Veterinary college programs to address cross-species health risks

Two veterinary colleges recently established new programs for protecting human and animal health.

The University of Pennsylvania School of Veterinary Medicine launched its Institute for Infectious and Zoonotic Diseases, which is intended as a zoonotic disease research hub. And Cornell University College of Veterinary Medicine established a new Department of Public and Ecosystem Health, an academic unit intended to coordinate work on human, animal, and environmental health.

Both colleges announced the creation of the new programs in late October 2021.

An article in the university publication Penn Today indicates the new institute is forming partnerships with state agencies, foundations, industry, and international organizations to “build expertise, enhance scientific understanding, leverage innovative technological approaches, and support the infrastructure needed to confront the next zoonotic disease outbreak.” The article also describes projects such as research into microbiome communities, studies on the role of environmental toxins in zoonotic infections, and work with partners in Africa and South America to build capacity and expertise in immunology and infectious disease research.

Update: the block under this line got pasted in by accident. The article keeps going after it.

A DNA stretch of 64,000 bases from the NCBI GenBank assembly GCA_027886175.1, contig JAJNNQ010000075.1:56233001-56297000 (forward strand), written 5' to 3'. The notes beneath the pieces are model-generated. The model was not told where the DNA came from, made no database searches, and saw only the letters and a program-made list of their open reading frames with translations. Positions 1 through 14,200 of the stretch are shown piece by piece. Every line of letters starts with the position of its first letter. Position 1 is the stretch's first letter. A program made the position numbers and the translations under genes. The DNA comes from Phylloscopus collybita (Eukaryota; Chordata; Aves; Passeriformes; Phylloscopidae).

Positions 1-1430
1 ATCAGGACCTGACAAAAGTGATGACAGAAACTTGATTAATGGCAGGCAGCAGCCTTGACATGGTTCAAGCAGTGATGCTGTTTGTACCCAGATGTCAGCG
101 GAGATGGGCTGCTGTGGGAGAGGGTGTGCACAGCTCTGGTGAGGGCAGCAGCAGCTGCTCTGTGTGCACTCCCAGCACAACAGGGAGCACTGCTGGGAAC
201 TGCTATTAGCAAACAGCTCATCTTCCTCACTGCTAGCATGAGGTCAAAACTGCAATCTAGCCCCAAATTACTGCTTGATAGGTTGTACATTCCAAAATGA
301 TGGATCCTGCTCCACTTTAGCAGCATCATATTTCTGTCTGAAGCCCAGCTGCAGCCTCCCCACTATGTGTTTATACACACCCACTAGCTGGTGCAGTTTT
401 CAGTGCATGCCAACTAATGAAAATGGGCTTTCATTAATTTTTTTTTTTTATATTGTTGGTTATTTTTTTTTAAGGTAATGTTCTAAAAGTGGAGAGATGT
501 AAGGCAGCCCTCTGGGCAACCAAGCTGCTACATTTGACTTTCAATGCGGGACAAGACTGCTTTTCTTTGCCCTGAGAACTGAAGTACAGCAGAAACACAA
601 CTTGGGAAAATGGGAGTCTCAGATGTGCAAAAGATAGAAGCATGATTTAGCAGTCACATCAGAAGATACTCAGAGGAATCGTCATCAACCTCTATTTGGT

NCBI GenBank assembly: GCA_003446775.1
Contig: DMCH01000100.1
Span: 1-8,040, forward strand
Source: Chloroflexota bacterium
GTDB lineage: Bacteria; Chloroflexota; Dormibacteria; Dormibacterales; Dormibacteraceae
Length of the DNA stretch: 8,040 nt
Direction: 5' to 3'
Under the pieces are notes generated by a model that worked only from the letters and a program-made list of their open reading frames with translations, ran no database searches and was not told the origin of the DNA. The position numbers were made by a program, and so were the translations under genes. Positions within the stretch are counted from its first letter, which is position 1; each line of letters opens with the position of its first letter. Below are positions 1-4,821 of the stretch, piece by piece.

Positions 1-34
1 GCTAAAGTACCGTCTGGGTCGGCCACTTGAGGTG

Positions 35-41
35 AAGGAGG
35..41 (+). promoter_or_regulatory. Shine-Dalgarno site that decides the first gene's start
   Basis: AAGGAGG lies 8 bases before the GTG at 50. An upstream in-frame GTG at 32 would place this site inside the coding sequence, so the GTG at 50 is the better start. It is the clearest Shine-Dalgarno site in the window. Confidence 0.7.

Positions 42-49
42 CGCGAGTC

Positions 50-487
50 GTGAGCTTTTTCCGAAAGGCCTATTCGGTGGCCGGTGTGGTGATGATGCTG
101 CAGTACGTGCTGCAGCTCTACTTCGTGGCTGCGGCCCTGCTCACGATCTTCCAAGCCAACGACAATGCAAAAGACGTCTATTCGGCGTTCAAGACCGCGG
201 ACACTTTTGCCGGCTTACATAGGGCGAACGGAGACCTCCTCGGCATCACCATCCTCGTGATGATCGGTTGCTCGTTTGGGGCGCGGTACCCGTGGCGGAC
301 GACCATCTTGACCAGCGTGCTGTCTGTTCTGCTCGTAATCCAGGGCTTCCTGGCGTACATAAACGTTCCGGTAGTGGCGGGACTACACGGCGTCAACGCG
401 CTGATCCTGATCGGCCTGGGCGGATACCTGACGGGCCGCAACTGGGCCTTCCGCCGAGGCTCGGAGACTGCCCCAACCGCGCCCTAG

Christopher A. Hunter, PhD, professor of pathobiology at Penn Vet, said in the article that the institute is needed because “we live in an infectious world.”

“There are many emerging infectious diseases that are viewed as profoundly significant to public health, and the majority of these are zoonotic,” he said.

dr Lorin D. Warnick, dean of veterinary medicine at Cornell, said in an announcement that the new department in his college would unite veterinarians, research scientists, and public health practitioners to address critical health problems through education, research, and community engagement. dr Alexander Travis, founding chair of the department at Cornell, said in the announcement that the department would unite faculty from different professions and disciplines “to tackle some of the world’s most pressing challenges.”

Many of the worst problems plaguing humanity arise from unsustainable ways humans interact with other species and environments as well as inequitable ways humans interact with each other, he said.

The department comprises 26 faculty members who will focus on challenges under three themes: healthy food systems, emerging health threats, and biodiversity conservation. Those themes include myriad complex problems connected with climate change, poverty, discrimination, and loss of biodiversity, the announcement states.

“Addressing these complicated problems requires diverse disciplinary expertise—not just in veterinary medicine and public health, but also in the realms of ecology, social sciences, and policy,” the announcement states.

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